Enterprise engineering methodologies may be described in terms of process models with detailed instruction for each step of the integration process. This allows not only a very good representation of the methodology for its understanding, but provides for identification of information to be used and produced, resources needed and relevant responsibilities to be assigned for the integration process. Process representation of methodologies should employ the relevant modelling language discussed below.
Generic enterprise modelling languages (GEML) define generic constructs (building blocks) for enterprise modelling. Generic constructs which represent the different elements of the operation improve both modelling efficiency and model understanding. These constructs have to be adapted to the different needs of people creating and using enterprise models. Therefore, different languages may exist which accommodate different users (e.g. business users, system designers, IT modelling specialists, others).
Modelling the enterprise operation means to describe its processes and the necessary information, resources and organisational aspects. Therefore, modelling languages have to provide constructs capable of capturing the semantics of enterprise operations. This is especially important if enterprise models are to support the enterprise operation itself.
Model-based decision support and model-driven operation control and monitoring require modelling constructs which are supporting the end users and which represent the operational processes according to the users perception.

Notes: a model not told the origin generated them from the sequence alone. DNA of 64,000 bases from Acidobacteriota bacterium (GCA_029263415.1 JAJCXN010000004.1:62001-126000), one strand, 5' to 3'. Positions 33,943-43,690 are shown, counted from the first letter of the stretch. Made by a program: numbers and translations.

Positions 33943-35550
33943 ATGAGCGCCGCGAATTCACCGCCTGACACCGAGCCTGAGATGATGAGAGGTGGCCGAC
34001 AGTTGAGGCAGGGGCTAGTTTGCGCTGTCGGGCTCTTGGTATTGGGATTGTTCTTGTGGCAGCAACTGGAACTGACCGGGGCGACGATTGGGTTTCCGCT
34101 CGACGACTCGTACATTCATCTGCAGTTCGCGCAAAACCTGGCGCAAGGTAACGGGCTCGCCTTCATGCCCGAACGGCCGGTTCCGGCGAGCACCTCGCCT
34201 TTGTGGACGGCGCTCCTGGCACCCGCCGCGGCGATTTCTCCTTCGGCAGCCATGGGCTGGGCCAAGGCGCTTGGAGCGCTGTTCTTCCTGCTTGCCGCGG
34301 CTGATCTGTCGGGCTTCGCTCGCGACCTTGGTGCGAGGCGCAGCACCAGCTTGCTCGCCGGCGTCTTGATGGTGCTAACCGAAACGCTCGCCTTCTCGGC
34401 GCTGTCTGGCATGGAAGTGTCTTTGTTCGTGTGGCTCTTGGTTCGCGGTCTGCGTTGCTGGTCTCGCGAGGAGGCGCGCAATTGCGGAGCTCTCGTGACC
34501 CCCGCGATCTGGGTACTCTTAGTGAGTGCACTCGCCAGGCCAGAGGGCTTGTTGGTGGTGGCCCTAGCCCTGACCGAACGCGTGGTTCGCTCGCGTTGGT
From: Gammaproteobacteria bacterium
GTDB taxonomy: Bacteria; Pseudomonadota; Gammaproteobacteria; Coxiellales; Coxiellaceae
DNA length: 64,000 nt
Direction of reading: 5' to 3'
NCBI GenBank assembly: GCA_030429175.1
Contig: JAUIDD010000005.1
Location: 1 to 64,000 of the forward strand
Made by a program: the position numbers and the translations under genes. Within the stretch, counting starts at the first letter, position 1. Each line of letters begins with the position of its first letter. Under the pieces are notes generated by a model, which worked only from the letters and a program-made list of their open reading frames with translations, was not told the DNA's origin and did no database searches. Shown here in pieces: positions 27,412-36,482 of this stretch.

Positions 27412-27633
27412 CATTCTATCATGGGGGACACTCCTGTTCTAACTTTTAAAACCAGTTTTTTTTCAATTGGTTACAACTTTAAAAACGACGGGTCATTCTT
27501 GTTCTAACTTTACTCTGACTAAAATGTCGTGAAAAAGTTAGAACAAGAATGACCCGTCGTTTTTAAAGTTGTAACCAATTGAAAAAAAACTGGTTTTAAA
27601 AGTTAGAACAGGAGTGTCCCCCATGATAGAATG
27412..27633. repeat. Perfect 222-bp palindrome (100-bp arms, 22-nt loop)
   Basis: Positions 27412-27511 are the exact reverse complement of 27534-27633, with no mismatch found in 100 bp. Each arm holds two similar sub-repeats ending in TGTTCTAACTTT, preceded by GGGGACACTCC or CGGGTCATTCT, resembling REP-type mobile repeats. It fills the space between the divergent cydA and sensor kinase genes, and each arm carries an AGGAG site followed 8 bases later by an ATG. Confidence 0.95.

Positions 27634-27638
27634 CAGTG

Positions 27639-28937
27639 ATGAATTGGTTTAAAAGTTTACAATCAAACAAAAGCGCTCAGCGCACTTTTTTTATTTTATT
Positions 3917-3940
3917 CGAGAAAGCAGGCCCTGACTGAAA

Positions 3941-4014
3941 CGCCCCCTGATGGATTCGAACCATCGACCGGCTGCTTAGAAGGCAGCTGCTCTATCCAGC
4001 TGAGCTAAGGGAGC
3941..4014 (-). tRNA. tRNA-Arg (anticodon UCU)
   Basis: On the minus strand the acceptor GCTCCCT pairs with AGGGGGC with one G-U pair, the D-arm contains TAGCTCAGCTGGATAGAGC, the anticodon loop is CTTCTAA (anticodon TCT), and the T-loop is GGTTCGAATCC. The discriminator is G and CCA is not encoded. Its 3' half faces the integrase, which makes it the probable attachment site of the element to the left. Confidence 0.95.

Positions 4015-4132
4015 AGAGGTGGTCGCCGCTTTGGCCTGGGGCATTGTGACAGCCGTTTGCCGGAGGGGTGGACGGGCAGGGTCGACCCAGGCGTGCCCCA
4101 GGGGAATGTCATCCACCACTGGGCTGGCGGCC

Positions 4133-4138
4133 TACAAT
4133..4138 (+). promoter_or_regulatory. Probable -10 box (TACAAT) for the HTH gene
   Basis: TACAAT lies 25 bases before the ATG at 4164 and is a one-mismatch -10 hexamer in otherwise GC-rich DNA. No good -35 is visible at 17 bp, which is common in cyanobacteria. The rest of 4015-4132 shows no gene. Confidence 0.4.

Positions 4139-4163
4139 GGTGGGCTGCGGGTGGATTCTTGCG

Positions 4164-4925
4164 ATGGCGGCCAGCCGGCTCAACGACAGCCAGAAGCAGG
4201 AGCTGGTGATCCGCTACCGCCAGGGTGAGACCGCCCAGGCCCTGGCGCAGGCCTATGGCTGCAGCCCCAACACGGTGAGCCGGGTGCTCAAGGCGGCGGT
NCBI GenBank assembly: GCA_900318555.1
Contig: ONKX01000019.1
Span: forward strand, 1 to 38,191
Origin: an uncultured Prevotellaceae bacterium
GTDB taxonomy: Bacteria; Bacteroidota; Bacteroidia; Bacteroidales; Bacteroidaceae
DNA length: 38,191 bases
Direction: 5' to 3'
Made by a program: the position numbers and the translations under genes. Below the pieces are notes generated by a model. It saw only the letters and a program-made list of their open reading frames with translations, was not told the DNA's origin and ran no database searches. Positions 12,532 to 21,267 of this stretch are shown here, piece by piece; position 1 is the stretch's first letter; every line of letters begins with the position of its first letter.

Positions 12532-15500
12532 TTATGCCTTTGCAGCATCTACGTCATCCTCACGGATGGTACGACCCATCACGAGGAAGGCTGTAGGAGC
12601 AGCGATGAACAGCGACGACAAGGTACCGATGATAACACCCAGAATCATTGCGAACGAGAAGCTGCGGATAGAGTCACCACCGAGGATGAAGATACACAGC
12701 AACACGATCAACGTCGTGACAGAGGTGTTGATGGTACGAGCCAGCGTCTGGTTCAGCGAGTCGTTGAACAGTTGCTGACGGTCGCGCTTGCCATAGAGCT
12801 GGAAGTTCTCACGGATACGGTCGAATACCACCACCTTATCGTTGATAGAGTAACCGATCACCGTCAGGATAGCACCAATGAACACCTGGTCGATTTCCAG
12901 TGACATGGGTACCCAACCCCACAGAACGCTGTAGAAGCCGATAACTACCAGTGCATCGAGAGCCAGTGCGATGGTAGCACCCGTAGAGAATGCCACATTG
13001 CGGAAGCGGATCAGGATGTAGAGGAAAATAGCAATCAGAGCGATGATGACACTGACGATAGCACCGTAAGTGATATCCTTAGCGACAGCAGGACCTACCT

Modelling languages increase the efficiency of enterprise modelling. In addition they allow a common representation of the enterprise operation. Modelling languages have to support the modelling of all entity types across all phases of their respective life cycles. In addition, modelling languages have to provide generic constructs as well as macro constructs (GEMs) build from generic ones. The latter will further enhance modelling productivity.
Generic enterprise modelling tools (GEMT) define the generic implementation of the enterprise integration methodologies and modelling languages and other support for creation and use of enterprise models. Modelling tools should provide user guidance for both the modelling process itself and for the operational use of the models. Therefore, enterprise modelling tools designs have to encompass not only the modelling methodology, but should provide model enactment capability for simulation of operational processes as well. The latter should also include analysis and evaluation capabilities for the simulation results.
Enterprise models (EMs) represent the enterprise operation mostly in the form of business processes. However, in certain cases other representations may be suitable as well. Business processes will be represented using the generic modelling-language constructs defined above for the relevant engineering methodology. Enterprise operations are usually rather complex and therefore difficult to understand if all relevant aspects of the operation are represented in a common model. To reduce the model complexity for the user, different views should be provided which allow the users only to see the aspect of concern.
Ontological theories (OT) formalise the most generic aspects of enterprise related concepts in terms of essential properties and axioms. Ontological theories may be considered as 'meta-models' since they consider facts and rules about the facts and rules of the enterprise and its models.
Generic enterprise models (GEMs) identify reference models (partial models) which capture concepts common to many enterprises. GEMs will be used in enterprise modelling to increase modelling process efficiency.
Generic Modules (GMs) identify generally applicable products to be employed in enterprise integration (e.g. tools, integrating infrastructures, others.).
This article incorporates public domain material from the National Institute of Standards and Technology.